Sweden is to compensate thousands of transgender people who were forcibly sterilised during their sex change procedure, the Swedish health ministry said.
Between 1972 and 2013 the law forced transsexuals to be sterilised if they wanted their sex change to be officially recognised.
However, in 2012, a judge ruled the law was in contravention of the European Convention of Human Rights, and a ban was imposed.
The government has proposed a bill that would award 225,000 kroner (€24,000, $26,000, £20,000) to each person forced to undergo the procedure, Health Minister Gabriel Wikstrom said.
"The demand for sterilization that existed previously laid out a vision from which today's society wishes to distance itself and the government believes it was wrong to demand it," Wikstrom told Dagens Nyheter newspaper.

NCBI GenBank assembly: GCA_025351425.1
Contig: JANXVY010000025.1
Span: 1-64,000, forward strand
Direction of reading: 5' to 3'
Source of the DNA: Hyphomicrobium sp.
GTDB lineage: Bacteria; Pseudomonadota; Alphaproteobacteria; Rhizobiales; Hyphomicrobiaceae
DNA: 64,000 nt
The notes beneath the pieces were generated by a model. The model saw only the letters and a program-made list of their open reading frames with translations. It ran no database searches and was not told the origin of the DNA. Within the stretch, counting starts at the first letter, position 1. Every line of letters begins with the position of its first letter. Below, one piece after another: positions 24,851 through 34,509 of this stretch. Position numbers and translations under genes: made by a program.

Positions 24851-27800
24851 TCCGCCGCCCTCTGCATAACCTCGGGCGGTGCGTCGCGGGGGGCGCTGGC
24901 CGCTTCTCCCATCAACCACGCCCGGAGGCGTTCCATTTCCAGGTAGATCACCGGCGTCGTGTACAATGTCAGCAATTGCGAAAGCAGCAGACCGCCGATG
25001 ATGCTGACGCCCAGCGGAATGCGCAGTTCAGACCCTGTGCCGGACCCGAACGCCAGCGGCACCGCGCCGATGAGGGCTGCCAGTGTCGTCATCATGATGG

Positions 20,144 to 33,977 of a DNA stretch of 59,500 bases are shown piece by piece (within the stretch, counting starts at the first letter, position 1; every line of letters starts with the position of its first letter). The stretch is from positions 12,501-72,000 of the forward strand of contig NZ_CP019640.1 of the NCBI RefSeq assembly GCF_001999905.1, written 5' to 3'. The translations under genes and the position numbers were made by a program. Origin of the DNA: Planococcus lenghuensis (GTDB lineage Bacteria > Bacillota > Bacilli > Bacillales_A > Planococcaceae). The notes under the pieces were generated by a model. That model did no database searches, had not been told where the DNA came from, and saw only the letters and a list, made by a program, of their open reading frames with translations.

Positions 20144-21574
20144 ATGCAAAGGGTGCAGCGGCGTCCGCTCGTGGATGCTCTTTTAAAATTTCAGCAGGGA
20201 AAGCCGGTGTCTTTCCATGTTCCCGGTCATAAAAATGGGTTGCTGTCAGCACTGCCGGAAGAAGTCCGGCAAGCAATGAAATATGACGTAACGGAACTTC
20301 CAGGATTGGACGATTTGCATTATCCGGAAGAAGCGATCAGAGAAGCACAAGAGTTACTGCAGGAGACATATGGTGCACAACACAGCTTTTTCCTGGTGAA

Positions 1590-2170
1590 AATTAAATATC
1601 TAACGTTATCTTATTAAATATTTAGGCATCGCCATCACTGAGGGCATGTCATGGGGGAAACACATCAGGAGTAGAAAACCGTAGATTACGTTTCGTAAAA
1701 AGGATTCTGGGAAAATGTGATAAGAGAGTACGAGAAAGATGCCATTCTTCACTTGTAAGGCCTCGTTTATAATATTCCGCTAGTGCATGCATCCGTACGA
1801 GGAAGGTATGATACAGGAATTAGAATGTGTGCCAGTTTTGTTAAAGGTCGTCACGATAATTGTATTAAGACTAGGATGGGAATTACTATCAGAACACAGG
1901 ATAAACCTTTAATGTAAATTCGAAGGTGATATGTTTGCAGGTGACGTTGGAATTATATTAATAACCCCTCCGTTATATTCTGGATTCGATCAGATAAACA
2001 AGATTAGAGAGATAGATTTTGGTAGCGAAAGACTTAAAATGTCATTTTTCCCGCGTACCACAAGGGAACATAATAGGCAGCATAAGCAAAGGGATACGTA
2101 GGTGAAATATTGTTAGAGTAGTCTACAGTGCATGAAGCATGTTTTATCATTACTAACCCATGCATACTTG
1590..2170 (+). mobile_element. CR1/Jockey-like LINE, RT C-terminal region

The Swedish Federation for Lesbian, Gay, Bisexual and Transgender Rights (RFSL) hailed the move, but said the compensation sum was too low. It had previously demanded 300,000 kroner for each person affected.
RFSL said the practice had affected some 800 people.
In 2013, 150 transsexuals who had undergone forced sterilisation brought a case demanding compensation and an official apology from the Swedish government.
European countries including Finland, Switzerland and Greece still require people who want to legally change their gender to undergo sterilisation, according to Transgender Europe.
Despite its reputation as a bastion of liberal values, Sweden has a dark history of forced sterilisation policies. Between 1935 and 1975 authorities sterlisied 63,000 people, including those with mental illnesses, who had been institutionalised, or had had what was deemed to be too many children.